The public, in the state and nationally, saw Walker’s attack on unions as unnecessary to solve the state’s budget problems. The Wisconsin Retirement System is healthier than most states’ pension systems, with an actuarial funding ratio of 99.8 percent.
“This not a budget crisis,” says Randi Weingarten, president of the American Federation of Teachers. “This is a power grab,” as well as an effort “to foreclose public service workers out of a middle-class lifestyle by first taking away their voice and then doing as much as they can to minimize their political activity.”
Because union leaders agreed to Walker’s demand that state workers pay more for pensions and health insurance, much of the public appears to agree with Weingarten. Public workers often do have better insurance plans than many in the private sector. But research from the Economic Policy Institute and other investigators shows that public workers earn less in both wages and total compensation than private-sector workers with the same education, job tenure and experience. That’s true nationally and in Wisconsin and Ohio, where Republican Gov. John Kasich pushed through legislation stripping public workers of collective bargaining rights.
Questions of strategy
Wisconsin public-sector unions’ decision to accept Gov. Walker’s demands for concessions was problematic, because the concessions were unnecessary in any rational calculation and—more important—Walker didn’t budge.
Rick Badger, executive director of AFSCME Council 40, which represents mainly local government workers in Wisconsin, says the decision to take benefits off the table was “tactical.” It deflated much of the “us versus them” sentiment that Walker fomented among private-sector workers, Badger says. Walker wanted the people to see public workers as privileged and not suffering as they had.
In late February, a national Gallup poll showed an inverse relationship between income and support for the Wisconsin public workers, with the poor most strongly on their side and only those earning more than $100,000 supporting Walker by a slim majority. As the conflict unfolded, polls also showed the tactic appeared to persuade the public that the unions were being reasonable, making it easier to focus on their bargaining rights. But eventually, majorities in polls came to believe that the public worker concessions were not justified. Despite the tactical gain, Badger worries that it “creates a problem for unions going forward. By conceding these cuts, you undermine the idea of the union” as a means for workers to raise their standard of living.
Although three GOP Senators were reportedly wavering in Wisconsin as of March 7, and several broke party discipline before a March 2 Ohio Senate vote, the Republicans are more effective at maintaining discipline than Democrats. Eventually, one or more of the 14 Democratic Wisconsin Senators in Illinois will return, and Walker is likely to win. It may come at a cost. Recall efforts are now underway against as many as eight Republican legislators, and labor is planning to push recalls whenever possible or recruit candidates for the next election against politicians who undermine workers’ rights. (Conservative groups have also initiated recall efforts against some of the missing senators.)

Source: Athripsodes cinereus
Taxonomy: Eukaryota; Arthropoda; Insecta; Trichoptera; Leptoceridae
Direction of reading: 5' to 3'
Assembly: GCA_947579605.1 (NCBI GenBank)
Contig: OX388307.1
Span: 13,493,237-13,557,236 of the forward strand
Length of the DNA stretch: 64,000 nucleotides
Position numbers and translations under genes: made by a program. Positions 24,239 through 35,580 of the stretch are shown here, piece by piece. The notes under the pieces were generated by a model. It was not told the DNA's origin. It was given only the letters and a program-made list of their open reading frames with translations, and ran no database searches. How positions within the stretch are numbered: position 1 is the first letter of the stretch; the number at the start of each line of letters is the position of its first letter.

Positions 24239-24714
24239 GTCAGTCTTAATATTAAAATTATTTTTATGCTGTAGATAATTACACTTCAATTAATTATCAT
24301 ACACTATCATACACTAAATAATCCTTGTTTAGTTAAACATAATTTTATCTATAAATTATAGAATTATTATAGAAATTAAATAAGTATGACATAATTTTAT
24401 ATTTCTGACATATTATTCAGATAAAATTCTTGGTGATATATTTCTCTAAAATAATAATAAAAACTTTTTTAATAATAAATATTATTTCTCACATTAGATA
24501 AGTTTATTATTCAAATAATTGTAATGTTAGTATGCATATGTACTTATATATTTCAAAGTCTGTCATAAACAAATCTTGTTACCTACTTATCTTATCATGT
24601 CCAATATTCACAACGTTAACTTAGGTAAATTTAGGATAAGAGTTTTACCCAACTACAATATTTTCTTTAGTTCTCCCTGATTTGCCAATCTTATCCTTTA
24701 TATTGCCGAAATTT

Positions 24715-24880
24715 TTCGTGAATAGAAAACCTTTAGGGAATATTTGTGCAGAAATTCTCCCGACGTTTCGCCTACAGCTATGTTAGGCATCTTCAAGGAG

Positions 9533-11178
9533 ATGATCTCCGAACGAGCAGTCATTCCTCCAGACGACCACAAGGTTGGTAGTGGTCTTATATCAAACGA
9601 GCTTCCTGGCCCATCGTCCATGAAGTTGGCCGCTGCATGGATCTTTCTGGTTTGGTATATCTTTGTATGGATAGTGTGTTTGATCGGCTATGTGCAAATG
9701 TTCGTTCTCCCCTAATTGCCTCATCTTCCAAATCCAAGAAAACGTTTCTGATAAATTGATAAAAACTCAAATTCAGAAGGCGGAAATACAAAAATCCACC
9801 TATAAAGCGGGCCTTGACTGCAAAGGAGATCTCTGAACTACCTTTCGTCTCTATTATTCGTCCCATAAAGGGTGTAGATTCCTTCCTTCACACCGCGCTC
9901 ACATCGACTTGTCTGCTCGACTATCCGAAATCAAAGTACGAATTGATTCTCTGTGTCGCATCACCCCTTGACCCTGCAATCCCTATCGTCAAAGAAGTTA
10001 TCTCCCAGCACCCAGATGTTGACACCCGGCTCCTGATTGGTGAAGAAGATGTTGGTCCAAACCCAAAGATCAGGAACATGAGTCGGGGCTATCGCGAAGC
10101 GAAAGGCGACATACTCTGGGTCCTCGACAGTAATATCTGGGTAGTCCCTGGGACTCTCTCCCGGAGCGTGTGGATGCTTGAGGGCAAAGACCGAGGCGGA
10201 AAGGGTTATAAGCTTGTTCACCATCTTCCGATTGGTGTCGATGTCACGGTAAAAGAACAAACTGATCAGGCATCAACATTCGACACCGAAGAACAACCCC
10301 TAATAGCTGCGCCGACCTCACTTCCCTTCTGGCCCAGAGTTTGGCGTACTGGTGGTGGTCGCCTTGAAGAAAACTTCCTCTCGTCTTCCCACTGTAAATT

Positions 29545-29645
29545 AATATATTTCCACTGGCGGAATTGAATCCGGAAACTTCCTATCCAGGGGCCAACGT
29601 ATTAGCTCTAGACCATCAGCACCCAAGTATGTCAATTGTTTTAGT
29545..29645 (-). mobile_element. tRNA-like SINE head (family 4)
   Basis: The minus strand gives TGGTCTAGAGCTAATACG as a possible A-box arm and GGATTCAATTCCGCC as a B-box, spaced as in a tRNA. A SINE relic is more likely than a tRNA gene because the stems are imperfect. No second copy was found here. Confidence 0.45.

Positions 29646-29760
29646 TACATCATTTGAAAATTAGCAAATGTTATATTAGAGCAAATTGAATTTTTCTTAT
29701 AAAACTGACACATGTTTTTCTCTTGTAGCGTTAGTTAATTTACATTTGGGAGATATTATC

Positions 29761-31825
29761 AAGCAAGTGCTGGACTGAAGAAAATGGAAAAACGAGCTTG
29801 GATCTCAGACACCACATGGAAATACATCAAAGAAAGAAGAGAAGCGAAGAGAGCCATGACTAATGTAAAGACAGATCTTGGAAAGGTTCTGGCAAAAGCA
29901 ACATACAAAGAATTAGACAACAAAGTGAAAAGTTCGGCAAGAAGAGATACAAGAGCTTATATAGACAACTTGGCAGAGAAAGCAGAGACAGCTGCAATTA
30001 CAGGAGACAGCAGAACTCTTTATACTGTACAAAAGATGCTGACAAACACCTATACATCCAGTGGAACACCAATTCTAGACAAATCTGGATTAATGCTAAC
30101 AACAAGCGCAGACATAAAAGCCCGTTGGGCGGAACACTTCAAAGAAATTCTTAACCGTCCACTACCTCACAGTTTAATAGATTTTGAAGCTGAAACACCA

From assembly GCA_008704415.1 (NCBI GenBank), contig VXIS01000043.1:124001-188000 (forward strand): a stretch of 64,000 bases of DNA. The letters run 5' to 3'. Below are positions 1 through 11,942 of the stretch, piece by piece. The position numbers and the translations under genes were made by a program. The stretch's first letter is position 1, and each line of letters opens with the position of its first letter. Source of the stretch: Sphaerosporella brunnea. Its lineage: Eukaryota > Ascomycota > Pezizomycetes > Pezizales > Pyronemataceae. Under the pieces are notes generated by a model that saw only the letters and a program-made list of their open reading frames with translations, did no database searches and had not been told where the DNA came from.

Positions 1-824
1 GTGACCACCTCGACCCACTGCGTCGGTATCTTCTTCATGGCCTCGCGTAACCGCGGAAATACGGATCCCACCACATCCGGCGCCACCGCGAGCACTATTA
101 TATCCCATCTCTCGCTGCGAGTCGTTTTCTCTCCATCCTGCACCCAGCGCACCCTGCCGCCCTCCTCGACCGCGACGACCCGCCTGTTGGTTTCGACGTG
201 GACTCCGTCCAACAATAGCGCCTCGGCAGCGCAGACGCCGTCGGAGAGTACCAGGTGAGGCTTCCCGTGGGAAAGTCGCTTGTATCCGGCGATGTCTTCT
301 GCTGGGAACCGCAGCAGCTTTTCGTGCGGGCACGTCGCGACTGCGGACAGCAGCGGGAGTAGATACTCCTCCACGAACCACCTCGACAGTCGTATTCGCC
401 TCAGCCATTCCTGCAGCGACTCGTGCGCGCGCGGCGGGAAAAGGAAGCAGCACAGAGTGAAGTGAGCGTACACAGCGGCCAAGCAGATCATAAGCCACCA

Less certain is whether organized labor will move to push harder for taxes on the rich—who, after all, captured most of the new income generated during the last 30 years—or other progressive revenue sources, such as a financial transaction or speculator tax.
Getting more workers to join a union would be the most appropriate rejoinder to the right. Union leaders like Gerard report increased worker interest in forming a union. The labor movement will need to implement organizing campaigns that are systematic and targeted, like those of the most successful unions. But the movement should also encourage and accommodate the more spontaneous self-organization that was common in the 1930s.
Despite the protests, which have spread to many states beyond Wisconsin, partly with the help of progressive groups like MoveOn and USAction, Republicans are quite likely to pass anti-labor legislation in at least a few states beyond Ohio. Weingarten and Gerard insist that they envision a long-term escalation of activity, even if there are interim defeats.
“The labor movement can’t be wiped out of existence,” Gerard says. “When there were no rules about creating unions, we still created unions. If you look at countries where workers have been isolated, whether it’s Egypt, or whether it was Brazil during the military dictatorship—they form unions. Lula da Silva spent two years in jail because he created a union. He became the president of Brazil. So they may be trying to wipe us out, but it has brought us closer together.”
On February 21, the South Central Federation of Labor Wisconsin voted to support a general strike if Walker wins passage of his anti-union provisions of the budget repair bill. That seems highly unlikely, even apart from legal and contractual obstacles. But ongoing protests, whether as the Communications Workers (with AFL-CIO executive council support) plan for April 4, the anniversary of Martin Luther King’s death, or workplace actions (wearing pins, or a designated color, or writing postcards in lunchrooms) can spread the spirit of democracy and solidarity.
In Wisconsin, unions will find it harder to operate if Walker’s legislation passes. But they aren’t going away, not in the state that was the first to authorize state employee unions. “We’ve had relatively strong labor laws and history,” Badger says. “That gives me hope. We’re just one election away from changing things. Our view is we still have to have some form, some structure. We have to plan for a world where unions are decimated. But either way, we’ll still be standing.”
David Moberg, a senior editor of In These Times, has been on the staff of the magazine since it began publishing in 1976. Before joining In These Times, he completed his work for a Ph.D. in anthropology at the University of Chicago and worked for Newsweek. He has received fellowships from the John D. and Catherine T. MacArthur Foundation and the Nation Institute for research on the new global economy. He can be reached at firstname.lastname@example.org.